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The National Music of America. 243
subject of a new flag for the Confederate States (Messrs. Miles of South Carolina, Morton of Florida, Shorter of Alabama, Barton of Georgia, Sparrow of Louisiana, and Harris of Mississippi) was not a unit on the matter of discarding the old flag, as witness this excerpt from their report:
" Whatever attachment may be felt, from association, for the Stars and Stripes (an attachment which your committee may be permitted to say they do not all share), it is manifest that, in inaugurating a new government, we cannot retain the flag of the government from which we have withdrawn, with any propriety, or without encountering very obvious practical difficulties."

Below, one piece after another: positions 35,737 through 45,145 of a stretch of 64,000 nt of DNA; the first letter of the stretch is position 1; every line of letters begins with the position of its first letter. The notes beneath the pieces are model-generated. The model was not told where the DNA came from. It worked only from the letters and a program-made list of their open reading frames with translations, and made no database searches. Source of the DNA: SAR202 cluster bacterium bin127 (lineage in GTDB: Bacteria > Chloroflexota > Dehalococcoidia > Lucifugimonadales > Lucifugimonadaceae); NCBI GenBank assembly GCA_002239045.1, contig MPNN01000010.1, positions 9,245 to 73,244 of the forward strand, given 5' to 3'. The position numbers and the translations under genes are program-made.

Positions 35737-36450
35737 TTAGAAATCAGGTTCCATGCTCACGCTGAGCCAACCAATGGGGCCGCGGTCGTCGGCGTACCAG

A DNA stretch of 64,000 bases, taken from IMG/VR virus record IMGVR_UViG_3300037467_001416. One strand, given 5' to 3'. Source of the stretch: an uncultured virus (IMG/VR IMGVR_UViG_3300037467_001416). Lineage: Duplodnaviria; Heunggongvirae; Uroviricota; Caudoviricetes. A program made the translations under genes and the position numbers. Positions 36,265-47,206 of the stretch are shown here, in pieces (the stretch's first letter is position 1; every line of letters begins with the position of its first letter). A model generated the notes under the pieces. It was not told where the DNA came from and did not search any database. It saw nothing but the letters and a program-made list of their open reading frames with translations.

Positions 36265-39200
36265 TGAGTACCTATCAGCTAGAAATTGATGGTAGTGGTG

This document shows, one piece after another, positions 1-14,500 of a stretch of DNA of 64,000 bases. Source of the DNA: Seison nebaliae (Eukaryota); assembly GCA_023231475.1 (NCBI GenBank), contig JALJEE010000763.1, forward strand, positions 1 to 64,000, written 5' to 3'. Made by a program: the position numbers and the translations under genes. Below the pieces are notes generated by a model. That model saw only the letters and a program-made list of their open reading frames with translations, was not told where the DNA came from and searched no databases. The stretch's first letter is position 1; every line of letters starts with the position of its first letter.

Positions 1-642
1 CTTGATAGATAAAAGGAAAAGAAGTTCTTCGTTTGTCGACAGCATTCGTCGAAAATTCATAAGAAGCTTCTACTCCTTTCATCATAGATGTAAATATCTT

The Confederate general, Wm. C. Wick-ham, and Admiral Semmes of the Alabama, openly confessed regret that the old flag needed to be discarded.1 Since that dark time, it is good to remember, North and South have shed their blood together for the " Star-spangled Banner."
1 Preble's " History of the Flag of the United States," p. 508.